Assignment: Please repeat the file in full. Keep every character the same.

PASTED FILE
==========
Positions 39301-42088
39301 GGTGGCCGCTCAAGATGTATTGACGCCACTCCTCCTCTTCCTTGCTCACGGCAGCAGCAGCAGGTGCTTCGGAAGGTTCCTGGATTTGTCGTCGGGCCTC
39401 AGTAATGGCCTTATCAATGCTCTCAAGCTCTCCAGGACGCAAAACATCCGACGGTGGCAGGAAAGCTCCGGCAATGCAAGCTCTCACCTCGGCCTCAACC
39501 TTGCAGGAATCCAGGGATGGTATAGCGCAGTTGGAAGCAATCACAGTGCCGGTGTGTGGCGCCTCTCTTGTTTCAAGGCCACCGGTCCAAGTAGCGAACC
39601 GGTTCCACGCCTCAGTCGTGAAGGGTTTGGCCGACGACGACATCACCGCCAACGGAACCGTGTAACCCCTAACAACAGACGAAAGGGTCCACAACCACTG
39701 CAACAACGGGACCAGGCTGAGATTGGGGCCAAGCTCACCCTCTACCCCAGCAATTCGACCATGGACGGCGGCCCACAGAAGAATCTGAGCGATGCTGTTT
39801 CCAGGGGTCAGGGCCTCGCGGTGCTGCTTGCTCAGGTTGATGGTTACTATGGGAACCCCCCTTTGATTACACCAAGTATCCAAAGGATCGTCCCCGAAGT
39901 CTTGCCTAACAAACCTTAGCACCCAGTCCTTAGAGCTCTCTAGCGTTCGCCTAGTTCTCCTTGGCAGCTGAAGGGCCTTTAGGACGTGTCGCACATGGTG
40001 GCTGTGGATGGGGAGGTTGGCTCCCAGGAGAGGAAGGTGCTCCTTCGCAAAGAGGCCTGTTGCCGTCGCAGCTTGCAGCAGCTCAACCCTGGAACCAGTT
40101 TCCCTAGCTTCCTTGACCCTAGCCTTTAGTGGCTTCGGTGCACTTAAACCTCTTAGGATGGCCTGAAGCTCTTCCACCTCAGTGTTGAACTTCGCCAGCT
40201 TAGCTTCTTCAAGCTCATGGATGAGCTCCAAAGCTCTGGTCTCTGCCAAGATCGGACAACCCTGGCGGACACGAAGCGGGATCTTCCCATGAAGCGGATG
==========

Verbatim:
Positions 39301-42088
39301 GGTGGCCGCTCAAGATGTATTGACGCCACTCCTCCTCTTCCTTGCTCACGGCAGCAGCAGCAGGTGCTTCGGAAGGTTCCTGGATTTGTCGTCGGGCCTC
39401 AGTAATGGCCTTATCAATGCTCTCAAGCTCTCCAGGACGCAAAACATCCGACGGTGGCAGGAAAGCTCCGGCAATGCAAGCTCTCACCTCGGCCTCAACC
39501 TTGCAGGAATCCAGGGATGGTATAGCGCAGTTGGAAGCAATCACAGTGCCGGTGTGTGGCGCCTCTCTTGTTTCAAGGCCACCGGTCCAAGTAGCGAACC
39601 GGTTCCACGCCTCAGTCGTGAAGGGTTTGGCCGACGACGACATCACCGCCAACGGAACCGTGTAACCCCTAACAACAGACGAAAGGGTCCACAACCACTG
39701 CAACAACGGGACCAGGCTGAGATTGGGGCCAAGCTCACCCTCTACCCCAGCAATTCGACCATGGACGGCGGCCCACAGAAGAATCTGAGCGATGCTGTTT
39801 CCAGGGGTCAGGGCCTCGCGGTGCTGCTTGCTCAGGTTGATGGTTACTATGGGAACCCCCCTTTGATTACACCAAGTATCCAAAGGATCGTCCCCGAAGT
39901 CTTGCCTAACAAACCTTAGCACCCAGTCCTTAGAGCTCTCTAGCGTTCGCCTAGTTCTCCTTGGCAGCTGAAGGGCCTTTAGGACGTGTCGCACATGGTG
40001 GCTGTGGATGGGGAGGTTGGCTCCCAGGAGAGGAAGGTGCTCCTTCGCAAAGAGGCCTGTTGCCGTCGCAGCTTGCAGCAGCTCAACCCTGGAACCAGTT
40101 TCCCTAGCTTCCTTGACCCTAGCCTTTAGTGGCTTCGGTGCACTTAAACCTCTTAGGATGGCCTGAAGCTCTTCCACCTCAGTGTTGAACTTCGCCAGCT
40201 TAGCTTCTTCAAGCTCATGGATGAGCTCCAAAGCTCTGGTCTCTGCCAAGATCGGACAACCCTGGCGGACACGAAGCGGGATCTTCCCATGAAGCGGATG